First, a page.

In the world of Spring and Java, Spring for Apache Hadoop® was released as version 2.2 GA and support for Cloudera CDH 5.3.3, Hortonworks HDP 2.2.24, and Pivotal HD 3.0. Our own Stuart Williams presented, Reactive Application Design for High Volume, Multi-Dimensional Temporal Data Series, released on InfoQ and covering billions of events per day. We are also pleased to announce Spring Data GemFire’s support for Apache Geode. A noteworthy survey on Spring 4 and Java 8 was posted. An Apache Ambari™ plugin for Spring XD was released and supports provisioning for Hortonworks HDP 2.2 and Pivotal HD 3.0. A webinar replay on Reactive Data Pipelines with Spring XD and Kafka is available for replay and you can check out the slides. Matt Stine explained the challenges of microservices and distributed computing, also explaining key components of Spring Cloud. We also talked microservices at QCon New York. The rockstar Spring engineering team is always busy—there is so much more we didn’t cover.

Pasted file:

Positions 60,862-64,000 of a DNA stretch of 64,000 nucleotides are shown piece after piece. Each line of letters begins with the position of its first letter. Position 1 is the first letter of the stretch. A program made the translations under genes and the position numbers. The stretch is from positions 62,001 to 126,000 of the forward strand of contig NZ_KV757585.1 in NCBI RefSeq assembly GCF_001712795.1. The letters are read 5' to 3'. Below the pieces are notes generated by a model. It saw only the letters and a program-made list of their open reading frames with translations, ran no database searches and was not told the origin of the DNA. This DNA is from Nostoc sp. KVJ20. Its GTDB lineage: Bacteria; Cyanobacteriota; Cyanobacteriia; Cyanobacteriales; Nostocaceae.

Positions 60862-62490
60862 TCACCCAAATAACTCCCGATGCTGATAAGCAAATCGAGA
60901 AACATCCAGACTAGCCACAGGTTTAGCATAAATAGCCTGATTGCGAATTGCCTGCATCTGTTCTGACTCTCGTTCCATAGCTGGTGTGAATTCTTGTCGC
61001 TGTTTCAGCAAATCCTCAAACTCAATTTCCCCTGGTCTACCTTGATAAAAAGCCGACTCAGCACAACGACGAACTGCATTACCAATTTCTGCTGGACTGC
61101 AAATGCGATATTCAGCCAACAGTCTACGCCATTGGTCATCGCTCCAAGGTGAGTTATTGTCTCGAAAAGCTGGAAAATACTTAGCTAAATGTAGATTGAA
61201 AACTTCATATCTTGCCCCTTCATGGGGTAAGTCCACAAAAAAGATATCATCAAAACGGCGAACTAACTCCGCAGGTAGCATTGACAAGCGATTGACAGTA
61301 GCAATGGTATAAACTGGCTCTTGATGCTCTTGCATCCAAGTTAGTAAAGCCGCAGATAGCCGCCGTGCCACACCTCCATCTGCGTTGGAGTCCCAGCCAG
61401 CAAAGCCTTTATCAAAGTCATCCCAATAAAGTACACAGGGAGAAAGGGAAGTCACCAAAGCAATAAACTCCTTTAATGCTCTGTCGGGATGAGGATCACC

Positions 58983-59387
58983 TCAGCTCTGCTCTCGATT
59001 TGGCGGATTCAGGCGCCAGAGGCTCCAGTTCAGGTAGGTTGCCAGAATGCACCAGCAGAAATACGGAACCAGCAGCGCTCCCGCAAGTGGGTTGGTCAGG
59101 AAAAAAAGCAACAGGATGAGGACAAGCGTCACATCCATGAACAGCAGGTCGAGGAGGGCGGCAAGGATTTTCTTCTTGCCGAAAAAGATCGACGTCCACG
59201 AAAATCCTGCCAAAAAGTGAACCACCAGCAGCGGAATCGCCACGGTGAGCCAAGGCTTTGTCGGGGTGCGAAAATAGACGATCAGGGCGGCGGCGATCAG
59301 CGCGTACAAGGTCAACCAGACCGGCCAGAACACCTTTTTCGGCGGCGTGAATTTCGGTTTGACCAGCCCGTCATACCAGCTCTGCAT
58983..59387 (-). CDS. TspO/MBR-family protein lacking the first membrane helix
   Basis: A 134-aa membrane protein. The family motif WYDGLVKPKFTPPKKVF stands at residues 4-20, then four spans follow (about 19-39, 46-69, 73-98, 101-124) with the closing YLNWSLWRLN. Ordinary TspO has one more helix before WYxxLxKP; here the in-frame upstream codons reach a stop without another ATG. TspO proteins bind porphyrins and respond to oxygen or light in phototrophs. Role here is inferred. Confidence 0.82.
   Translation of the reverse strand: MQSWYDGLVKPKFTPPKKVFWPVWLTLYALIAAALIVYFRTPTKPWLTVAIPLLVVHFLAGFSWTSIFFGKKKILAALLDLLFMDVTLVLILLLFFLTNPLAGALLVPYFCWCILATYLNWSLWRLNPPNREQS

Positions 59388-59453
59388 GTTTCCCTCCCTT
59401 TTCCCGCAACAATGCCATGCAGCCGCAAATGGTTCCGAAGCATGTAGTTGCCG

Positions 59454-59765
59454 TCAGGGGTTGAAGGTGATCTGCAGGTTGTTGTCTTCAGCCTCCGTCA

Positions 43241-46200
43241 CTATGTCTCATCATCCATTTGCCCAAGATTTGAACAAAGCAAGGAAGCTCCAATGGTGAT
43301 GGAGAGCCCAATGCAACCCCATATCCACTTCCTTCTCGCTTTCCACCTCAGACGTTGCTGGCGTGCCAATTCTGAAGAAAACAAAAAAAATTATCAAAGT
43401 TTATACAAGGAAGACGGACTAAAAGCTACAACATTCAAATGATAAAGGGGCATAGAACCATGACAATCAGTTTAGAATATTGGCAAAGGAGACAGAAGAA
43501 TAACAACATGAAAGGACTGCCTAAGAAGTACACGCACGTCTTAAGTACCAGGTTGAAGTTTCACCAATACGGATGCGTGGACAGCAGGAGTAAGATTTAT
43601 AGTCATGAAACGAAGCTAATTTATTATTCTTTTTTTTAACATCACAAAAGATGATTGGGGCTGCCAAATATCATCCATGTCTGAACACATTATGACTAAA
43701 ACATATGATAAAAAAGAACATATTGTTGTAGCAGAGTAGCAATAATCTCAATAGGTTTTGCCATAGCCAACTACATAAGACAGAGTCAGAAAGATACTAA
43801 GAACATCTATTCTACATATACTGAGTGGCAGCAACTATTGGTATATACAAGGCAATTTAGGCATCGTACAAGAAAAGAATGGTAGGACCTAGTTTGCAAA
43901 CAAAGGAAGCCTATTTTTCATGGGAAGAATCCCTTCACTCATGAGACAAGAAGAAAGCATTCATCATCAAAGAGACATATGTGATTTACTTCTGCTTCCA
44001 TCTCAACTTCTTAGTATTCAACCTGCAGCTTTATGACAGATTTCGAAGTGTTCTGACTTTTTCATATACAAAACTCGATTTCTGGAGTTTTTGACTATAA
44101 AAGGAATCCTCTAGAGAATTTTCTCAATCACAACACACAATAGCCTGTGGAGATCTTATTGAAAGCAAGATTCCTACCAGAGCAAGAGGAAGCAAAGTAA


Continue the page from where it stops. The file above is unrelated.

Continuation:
Our Pivotal Cloud Foundry team has also been busy. We got a chance to talk to the Cloud Foundry Foundation CEO, Sam Ramji, and we reported on the CF Summit. Our team also explained how to migrate apps to Pivotal Cloud Foundry.

Mobile and the Internet of Things

At Cloud Foundry Summit, GE Software’s VP and CTO gave a great talk about PaaS and IoT.

In other related news, Tag Heuer, Google, and Intel announced a collaboration on smart watches. Harvard researchers find new ways to implant electronics in our brain. The U.S. women’s cycling team has been using analytics to better compete—extreme Internet of Humans, optimizing athletes.

Toyota entered an agreement to explore collaboration with subsidiary Livio—evolving the in-car app market with the SmartDeviceLink standard. Car fan developers might also want to check out

Andreesen Horowitz Partner, Benedict Evans, gives an insightful view of mobile, challenging much of the current thinking. New market research shows 79% of companies have to integrate mobile with up to 15 different legacy systems. Android now offers non-connected mobile apps for iOS and Android.

And, the latest Pivotal Perspectives Podcast covers how Pivotal Labs and Pivotal Cloud Foundry are making push notifications for new devices like the Apple Watch really easy.

Containers Mega-month of News

The container wars are heating up. If Docker thought it was the only game in town, they were wrong.